Your current position: Leverhulme Early Career Research Fellow (QMUL)
How important was your first position in gaining your current fellowship? What are your main responsibilities?
My current position is Leverhulme Early Career Research Fellow in the School of History at QMUL, where I started in October 2015. The work I did during my JRF in Oxford undoubtedly had a huge role in gaining this fellowship. During those five years in Oxford I was fortunate to have the time and funding to explore new research avenues, to publish my research in books and articles, to gain teaching experience, and to deliver lots of conference papers in the UK, France and USA, meeting great people along the way and having enlightening interactions at every stop. Crucially it also gave me the opportunity to spend time in Paris, working in the archives and studying artworks in churches and museums, which has been invaluable to the development of my current project.
My main responsibility as a Leverhulme Fellow is research, in particular, writing my book on Art and Religion in 18th-Century Paris and creating my website about Artists in Paris. So far I’ve been busy planning and writing, giving papers, organising conferences, and building the database for the website. I’m looking forward this year to several research trips to Paris, where I’ll be working in the archives and analysing artworks for the book. Fortunately with a Leverhulme ECR Fellowship there is also scope for teaching. I had a great time in first semester teaching a first-year course on the history of London’s East End. For next year I’ve designed a new course on the “Art of France from Louis XIV to the Revolution”, which I’m really looking forward to teaching.
Do you have any advice for the ECRs putting together their Leverhulme application?
When applying for a Leverhulme, the key thing is to start thinking about it as early as possible. You need to get institutional support from your chosen university, so it’s not just a matter of submitting an application form – it helps to get to know the department you want to work in. And of course, developing a really strong research project is crucial, as is finding a way of explaining that project clearly and without jargon. Try describing your project to your friends and see if you can keep them interested (it’s useful to see when their eyes start to glaze over!). And as with all these things, it’s important to remember that there’s also a big chunk of luck involved.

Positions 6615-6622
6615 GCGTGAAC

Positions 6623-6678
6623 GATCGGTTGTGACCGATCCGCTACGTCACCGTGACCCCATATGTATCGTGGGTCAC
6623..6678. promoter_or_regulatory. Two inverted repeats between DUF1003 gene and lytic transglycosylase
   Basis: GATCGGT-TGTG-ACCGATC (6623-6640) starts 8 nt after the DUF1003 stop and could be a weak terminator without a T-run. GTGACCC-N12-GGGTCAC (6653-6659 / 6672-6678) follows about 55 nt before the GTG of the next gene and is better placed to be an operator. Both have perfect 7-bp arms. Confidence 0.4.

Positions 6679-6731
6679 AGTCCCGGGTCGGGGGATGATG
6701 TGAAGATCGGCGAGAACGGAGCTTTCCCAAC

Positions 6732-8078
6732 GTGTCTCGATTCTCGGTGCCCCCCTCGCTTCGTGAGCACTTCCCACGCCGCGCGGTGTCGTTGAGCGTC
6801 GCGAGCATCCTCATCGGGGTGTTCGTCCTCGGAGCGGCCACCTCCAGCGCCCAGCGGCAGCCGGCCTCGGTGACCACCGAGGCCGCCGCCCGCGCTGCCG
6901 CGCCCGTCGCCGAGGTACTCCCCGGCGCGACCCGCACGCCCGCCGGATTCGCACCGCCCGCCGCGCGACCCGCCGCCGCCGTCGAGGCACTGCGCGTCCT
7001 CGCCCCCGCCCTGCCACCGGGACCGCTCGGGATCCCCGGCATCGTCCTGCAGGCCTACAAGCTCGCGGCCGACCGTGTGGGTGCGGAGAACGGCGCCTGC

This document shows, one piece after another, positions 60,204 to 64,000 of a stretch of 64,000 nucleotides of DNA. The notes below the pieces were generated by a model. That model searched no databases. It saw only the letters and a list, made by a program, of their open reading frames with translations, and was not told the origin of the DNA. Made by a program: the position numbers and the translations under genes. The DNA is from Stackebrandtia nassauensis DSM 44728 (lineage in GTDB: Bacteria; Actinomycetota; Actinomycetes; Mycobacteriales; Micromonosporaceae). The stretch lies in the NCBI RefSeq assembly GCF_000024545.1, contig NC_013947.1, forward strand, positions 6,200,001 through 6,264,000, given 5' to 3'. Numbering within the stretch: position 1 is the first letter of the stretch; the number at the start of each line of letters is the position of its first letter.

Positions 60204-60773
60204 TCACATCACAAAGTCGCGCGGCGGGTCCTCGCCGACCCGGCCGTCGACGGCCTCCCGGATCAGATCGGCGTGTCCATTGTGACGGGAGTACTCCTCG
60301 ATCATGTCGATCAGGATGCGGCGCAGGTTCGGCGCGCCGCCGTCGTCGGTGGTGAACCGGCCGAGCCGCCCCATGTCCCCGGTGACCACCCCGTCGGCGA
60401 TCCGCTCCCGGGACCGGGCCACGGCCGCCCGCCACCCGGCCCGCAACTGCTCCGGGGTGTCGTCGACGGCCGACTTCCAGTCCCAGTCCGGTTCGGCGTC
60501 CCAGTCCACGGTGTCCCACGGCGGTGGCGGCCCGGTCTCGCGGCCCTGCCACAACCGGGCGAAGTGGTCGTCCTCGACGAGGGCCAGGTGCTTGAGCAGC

Has the post-PhD life enabled you to devote more time to academic related activities (societies, public engagement, and social media etc.)?
Absolutely. Life as an ECR offers scope for creativity and experimentation that often isn’t there during the PhD. The most exciting thing I’ve done recently is to launch a new online journal for 18th-century art and culture – Journal18 – which I co-edit with my colleagues Meredith Martin (NYU) and Noémie Etienne (Getty).
After the PhD I also started using Twitter – @DrHanWill – and I blog (very sporadically) and have written articles for The Conversation. I really enjoy the academic and not-quite-but-nearly academic conversations that get started in these alternative spaces.
A highlight among my post-PhD academic related activities was the Association of Art Historians’ “Art History in the Pub” series, which saw me one evening in The Monarch in Camden talking about the gruesome suicide of the 18th-century painter François Lemoyne (he stabbed himself nine times with a sword!). It just goes to show research can happen anywhere. As fun as it was to entertain North Londoners with a crime drama, it was also a serious academic inquiry, and after a few years of work this research has recently been published as an article in Oxford Art Journal.
To finish the interview, we thought we would end on three light-hearted questions:
Red or white wine?
Always, *always* white. And preferably a Marlborough Sauvignon Blanc (when it comes to art, I give it to the French, but for Sauvignon Blanc, it’s New Zealand all the way).
Favourite French TV show?
Any crime drama really. Engrenages was great but a bit violent. I recently discovered Cherif, which I enjoyed.
Love or hate Bienvenue chez les ch’tis?
Never seen it… so I guess that’s the answer.